By Sarah Smellie.
I know you know it’s good for the planet. I know you know it’s good for your health. I know you know that here in St. John’s, we often only have three legitimately snow-free months and voluntarily spending even one unnecessary second of those months trapped inside a car is totally ludicrous.
I also know that it seems lot easier to just keep driving and leave your bike at home.
But easy doesn’t mean better. So here are a few tips on how to get yourself inspired—and keep yourself safe and savvy—to ditch your freakin’ car already, and start cycling.
Just look to the streets. These days, you’re very likely to see cyclists jousting with the car-bound drones at all times of the day. Observe how fabulous these cyclists look—muscled and smiling, free from the tyranny of road closures, detours, parking fees and other regulatory nuisances that drivers must abide by. Sure, the top-half-of-an-alien-pod bike helmet is a bit dorky, but they still look cooler than the chump in the SUV who’s absentmindedly picking his nose, no?
Of course, there are legit studies and stats you could have a look at. It’s a well-known fact that exercise is an effective anti-depressant. And cycling is great exercise: thirty minutes of it will burn anywhere from 200 to 550 calories, depending on your weight and speed.
The best thing about cycling, though, is that it’s not just exercise. It’s cheap and effective transportation.
Ease into it
Now, obviously, to burn all those calories, you’re going to be doing a bit of work. This might take some getting used to.
First, map out your regular route to work, school, or wherever, so that it avoids monster hills and insanely busy streets. Then give your route a few test rides. This lets you see how much time it will take, how sweaty you’ll be, and lets you experiment a bit.
If you’re sore the next day, or any day, take it easy and walk—don’t drive!—and bike again the day after that. Don’t push yourself too hard, you’ll only get discouraged. If you keep it up, your regular ride will become too easy and you’ll be looking for bigger, better rides to challenge yourself with.
Watch the weather
The weather can certainly suck. This is St. John’s, after all. But that means you probably own a rather effective set of rain gear. Well, that rain gear is just as effective when worn on a bicycle. Yes, you’ll get a bit wet. You’d get wet running to your car, too.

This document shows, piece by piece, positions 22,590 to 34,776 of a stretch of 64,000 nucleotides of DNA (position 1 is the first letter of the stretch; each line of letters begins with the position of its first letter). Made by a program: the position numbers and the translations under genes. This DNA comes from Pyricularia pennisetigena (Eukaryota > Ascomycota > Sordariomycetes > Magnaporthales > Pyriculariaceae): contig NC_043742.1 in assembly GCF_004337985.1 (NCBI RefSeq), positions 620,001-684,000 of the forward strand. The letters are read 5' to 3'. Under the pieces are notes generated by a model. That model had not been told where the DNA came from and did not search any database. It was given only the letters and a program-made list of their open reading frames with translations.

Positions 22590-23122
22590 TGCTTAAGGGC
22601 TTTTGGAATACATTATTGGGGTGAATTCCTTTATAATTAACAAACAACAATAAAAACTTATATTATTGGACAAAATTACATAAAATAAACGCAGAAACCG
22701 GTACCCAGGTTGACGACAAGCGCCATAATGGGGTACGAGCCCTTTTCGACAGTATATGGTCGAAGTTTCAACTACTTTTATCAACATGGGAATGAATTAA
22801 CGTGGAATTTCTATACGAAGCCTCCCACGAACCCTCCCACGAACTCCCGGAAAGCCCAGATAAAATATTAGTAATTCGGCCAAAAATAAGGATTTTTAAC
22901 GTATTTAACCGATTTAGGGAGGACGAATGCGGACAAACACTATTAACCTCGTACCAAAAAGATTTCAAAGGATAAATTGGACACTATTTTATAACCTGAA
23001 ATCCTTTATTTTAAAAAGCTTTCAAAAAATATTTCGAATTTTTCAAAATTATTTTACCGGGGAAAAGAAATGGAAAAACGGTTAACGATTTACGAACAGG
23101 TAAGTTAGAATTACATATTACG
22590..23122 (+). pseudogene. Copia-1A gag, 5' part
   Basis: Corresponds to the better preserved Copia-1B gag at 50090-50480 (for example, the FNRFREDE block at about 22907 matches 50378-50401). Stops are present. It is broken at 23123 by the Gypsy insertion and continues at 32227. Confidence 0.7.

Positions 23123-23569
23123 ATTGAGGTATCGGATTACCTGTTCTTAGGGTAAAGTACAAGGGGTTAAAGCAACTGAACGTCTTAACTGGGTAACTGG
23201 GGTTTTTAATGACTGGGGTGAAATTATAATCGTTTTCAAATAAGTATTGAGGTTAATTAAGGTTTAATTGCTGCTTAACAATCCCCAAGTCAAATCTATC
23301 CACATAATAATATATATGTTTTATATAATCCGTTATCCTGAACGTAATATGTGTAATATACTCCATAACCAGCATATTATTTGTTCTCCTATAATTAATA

Avoid the hills
They’re huge. They’re brutal. They’re everywhere. But there’s usually a way around them. For example, to get out of downtown, Queen’s Road is a bit gentler than, say, Victoria Street. If you’re up for a scenic tour, taking a side street around the Alliant building and zooming up Rennie’s Mill Road will get you out quick and easily.
Of course, there’s no shame in walking your bike up a hill. I’ve walked my bike, Godspeed, up some of the finest hills in Eastern Canada—the Cabot Trail mountains, Kelly’s Mountain in Nova Scotia, that one stupid hill in the middle of P.E.I.—and it never ruined my day. I was even given a beer one night for having the good sense to walk it up Prescott Street.
Biking in St. John’s can certainly seem like a suicide mission. The roads are narrow, some are narrow and busy, and the potholes appear bottomless. But if you plan your route and aren’t adverse to taking an extra ten minutes to use residential streets, you’ll be fine. If you have to use a busy and/or narrow street, be assertive. You are traffic, so take your space. Despite any swearing and/or obscene gestures, the cars will be fine if they have to slow down and get around you.
Honestly, though, the most immediate obstacle will really be you. Some days you just won’t feel like it, and not even the thought of your hot self breezing into work/school/whatever, all rosy-cheeked and breathy, can bring about the requisite oomph. While you’re flipping your car keys off their hook, just remember: If you leave your beloved bike cold and alone today, you’ll have a much easier time leaving it tomorrow. You’ll also feel a whole lot better about yourself, whether you’re cranky at the beginning or not, if you just cowboy up and ride.
Illustration by Tara Fleming